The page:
Russian gas 'could' be used to 'derail European Unity' says expert
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At a time the Eurozone is facing rising levels of inflation and stagnating growth, the decision to join the EU’s common currency may come as a surprise. But Croatian deputy prime minister and finance minister Zdravko Maric is adamant the move could benefit both his country and the eurozone as a whole.
Speaking to Politico, he said: “At the end of the day, we believe that euro benefits are much bigger than the costs, much longer-term than the costs.”
Dismissing warnings Croatian shops could take advantage of the currency change to increase prices, he said: “When you do the changeover, when you round the number to the upper level, you bring certain contribution to inflation.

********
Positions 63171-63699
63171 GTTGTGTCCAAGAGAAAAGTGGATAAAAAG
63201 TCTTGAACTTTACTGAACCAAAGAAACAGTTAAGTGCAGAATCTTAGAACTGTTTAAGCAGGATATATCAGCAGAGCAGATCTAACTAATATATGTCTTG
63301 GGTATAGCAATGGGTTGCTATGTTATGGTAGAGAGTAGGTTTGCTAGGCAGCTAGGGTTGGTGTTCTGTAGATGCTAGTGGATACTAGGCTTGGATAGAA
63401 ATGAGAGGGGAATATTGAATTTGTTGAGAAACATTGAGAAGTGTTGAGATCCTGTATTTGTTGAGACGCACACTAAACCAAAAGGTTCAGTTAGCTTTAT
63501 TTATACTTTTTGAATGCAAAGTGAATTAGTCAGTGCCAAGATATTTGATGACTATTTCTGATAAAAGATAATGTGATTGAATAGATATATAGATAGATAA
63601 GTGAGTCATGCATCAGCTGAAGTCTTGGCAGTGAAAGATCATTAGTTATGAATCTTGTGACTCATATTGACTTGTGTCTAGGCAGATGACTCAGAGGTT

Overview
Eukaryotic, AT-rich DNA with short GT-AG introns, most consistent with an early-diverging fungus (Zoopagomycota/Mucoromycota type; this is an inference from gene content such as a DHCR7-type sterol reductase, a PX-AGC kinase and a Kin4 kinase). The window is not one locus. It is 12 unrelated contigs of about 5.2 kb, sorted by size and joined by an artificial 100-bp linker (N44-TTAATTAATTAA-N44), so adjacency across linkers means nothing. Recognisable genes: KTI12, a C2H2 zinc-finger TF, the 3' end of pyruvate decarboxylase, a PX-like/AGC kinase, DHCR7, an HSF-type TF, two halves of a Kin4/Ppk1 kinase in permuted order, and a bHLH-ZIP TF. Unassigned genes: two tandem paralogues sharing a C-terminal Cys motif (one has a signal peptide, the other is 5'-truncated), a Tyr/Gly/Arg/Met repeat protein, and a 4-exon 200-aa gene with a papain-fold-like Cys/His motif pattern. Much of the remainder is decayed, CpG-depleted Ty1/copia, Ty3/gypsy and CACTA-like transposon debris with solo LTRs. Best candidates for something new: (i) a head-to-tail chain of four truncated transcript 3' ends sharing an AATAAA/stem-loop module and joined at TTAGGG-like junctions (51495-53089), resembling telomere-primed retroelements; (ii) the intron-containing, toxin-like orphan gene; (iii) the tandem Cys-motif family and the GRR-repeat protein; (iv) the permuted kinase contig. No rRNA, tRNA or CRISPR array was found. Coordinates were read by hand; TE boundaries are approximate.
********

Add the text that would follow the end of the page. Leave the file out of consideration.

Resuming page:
“It is our responsibility to prevent any further contribution of euro introduction towards inflation.”
The decision comes as Mr Maric is stepping down and retiring from politics altogether on Friday.
His replacement, Marko Primorac, will have to take the baton of running the changeover and adhere to ECB policy.
The euro hovered close to a 20-year low near parity to the dollar on Tuesday amid concerns that an energy crisis could tip Europe into recession, while the US Federal Reserve continues to aggressively tighten policy to curb inflation.
More to follow…
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